October 11, 2007
Celebrating the 10th anniversary of its launch from Cape Canaveral, the Cassini-Huygens mission to Saturn is once again at the center of scientific attention. Its latest discoveries about the ringed planet are a leading topic of conversation among the nearly 1,500 scientists gathered this week at a major astronomy conference in Orlando, Fla.
Cassini rode into space Oct. 15, 1997, atop a U.S. Air Force Titan IVB. Its mission: to orbit and study the Saturnian system for four years and to put the European Space Agency's Huygens Probe in position to parachute down to the frozen surface of Saturn's Earthlike moon Titan. Since entering orbit around Saturn, Cassini's scientific instruments, powered by radioisotope thermoelectric generators, have returned immense amounts of new information via NASA's global Deep Space Network to the international team of scientists working on the mission.
Scientists aren't the only ones to benefit from Cassini's voyage of discovery. Since arriving at Saturn three-and-a-half years ago, Cassini's revelations have captured the public imagination. Its spectacular views of Saturn and its realm have graced the covers of magazines around the world. Millions have followed the mission's progress at NASA's web sites http://www.nasa.gov/cassini and http://saturn.jpl.nasa.gov .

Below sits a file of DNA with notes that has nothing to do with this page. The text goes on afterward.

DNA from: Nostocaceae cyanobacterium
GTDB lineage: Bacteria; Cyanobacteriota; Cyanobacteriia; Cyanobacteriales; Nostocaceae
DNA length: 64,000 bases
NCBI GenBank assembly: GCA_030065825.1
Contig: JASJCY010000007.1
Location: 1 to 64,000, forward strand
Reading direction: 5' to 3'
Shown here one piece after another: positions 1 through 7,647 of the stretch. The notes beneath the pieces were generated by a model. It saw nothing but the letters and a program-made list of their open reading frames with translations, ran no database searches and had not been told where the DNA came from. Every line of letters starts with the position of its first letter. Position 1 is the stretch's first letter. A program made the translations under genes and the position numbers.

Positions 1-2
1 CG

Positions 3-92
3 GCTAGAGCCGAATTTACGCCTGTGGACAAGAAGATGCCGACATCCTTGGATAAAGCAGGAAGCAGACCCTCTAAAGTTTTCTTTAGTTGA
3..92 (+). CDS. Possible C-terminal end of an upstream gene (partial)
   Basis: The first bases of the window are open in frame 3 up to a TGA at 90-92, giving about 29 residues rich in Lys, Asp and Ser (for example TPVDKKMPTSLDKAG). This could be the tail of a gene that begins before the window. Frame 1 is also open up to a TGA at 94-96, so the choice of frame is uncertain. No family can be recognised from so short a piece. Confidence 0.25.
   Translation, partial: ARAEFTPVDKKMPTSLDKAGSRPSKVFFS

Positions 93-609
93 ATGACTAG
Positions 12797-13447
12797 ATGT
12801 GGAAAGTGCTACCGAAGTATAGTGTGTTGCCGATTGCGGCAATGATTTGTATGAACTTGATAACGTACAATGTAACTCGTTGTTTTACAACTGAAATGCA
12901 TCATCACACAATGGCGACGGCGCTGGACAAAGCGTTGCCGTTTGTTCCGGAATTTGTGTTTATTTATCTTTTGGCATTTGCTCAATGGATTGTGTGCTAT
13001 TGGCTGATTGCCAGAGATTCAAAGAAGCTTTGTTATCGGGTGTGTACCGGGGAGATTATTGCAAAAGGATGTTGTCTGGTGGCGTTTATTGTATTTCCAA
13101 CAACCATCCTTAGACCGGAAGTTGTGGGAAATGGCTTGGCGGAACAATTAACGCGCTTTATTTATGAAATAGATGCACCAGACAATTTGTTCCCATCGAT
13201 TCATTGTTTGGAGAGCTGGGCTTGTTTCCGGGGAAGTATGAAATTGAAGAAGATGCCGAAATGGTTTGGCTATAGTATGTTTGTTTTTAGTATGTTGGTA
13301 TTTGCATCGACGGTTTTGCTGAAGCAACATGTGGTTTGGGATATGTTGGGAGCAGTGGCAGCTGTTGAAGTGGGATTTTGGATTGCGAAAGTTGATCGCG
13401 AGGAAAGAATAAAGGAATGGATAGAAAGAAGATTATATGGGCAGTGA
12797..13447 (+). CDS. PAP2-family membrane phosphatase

"With Cassini, amazing discoveries have almost become routine," says Cassini project scientist Dennis Matson of NASA's Jet Propulsion Laboratory, Pasadena, Calif., where the international mission is managed.
"Orbiting Saturn, Cassini is in the middle of the greatest natural laboratory accessible to us in space," says Matson. "With its rings, dozens of moons and magnetic environment, Saturn is like a mini-solar system, with Saturn as a stand-in for the sun, and the moons and rings like planets in formation. Through Cassini and its instruments, we are making fundamental strides in understanding the physical processes that created and govern this and other solar systems."
Some of the discoveries include ice geysers shooting from Saturn's moon Enceladus and the finding that one of Saturn's rings is created from these ice particles. Recently, scientists found that material from Enceladus is also affecting the rotation of Saturn's magnetic field. And an onboard radar instrument, which sees through clouds, has been unveiling the fascinating world of Titan, the large moon with complex chemistry and lakes of hydrocarbons.
More information about the Cassini mission is available at http://www.nasa.gov/cassini and http://saturn.jpl.nasa.gov .
The Cassini-Huygens mission is a cooperative project of NASA, the European Space Agency and the Italian Space Agency. JPL, a division of the California Institute of Technology in Pasadena, manages the Cassini-Huygens mission for NASA's Science Mission Directorate, Washington. The Cassini orbiter was designed, developed and assembled at JPL.
Media contact: Carolina Martinez 818-354-9382
Jet Propulsion Laboratory, Pasadena, Calif.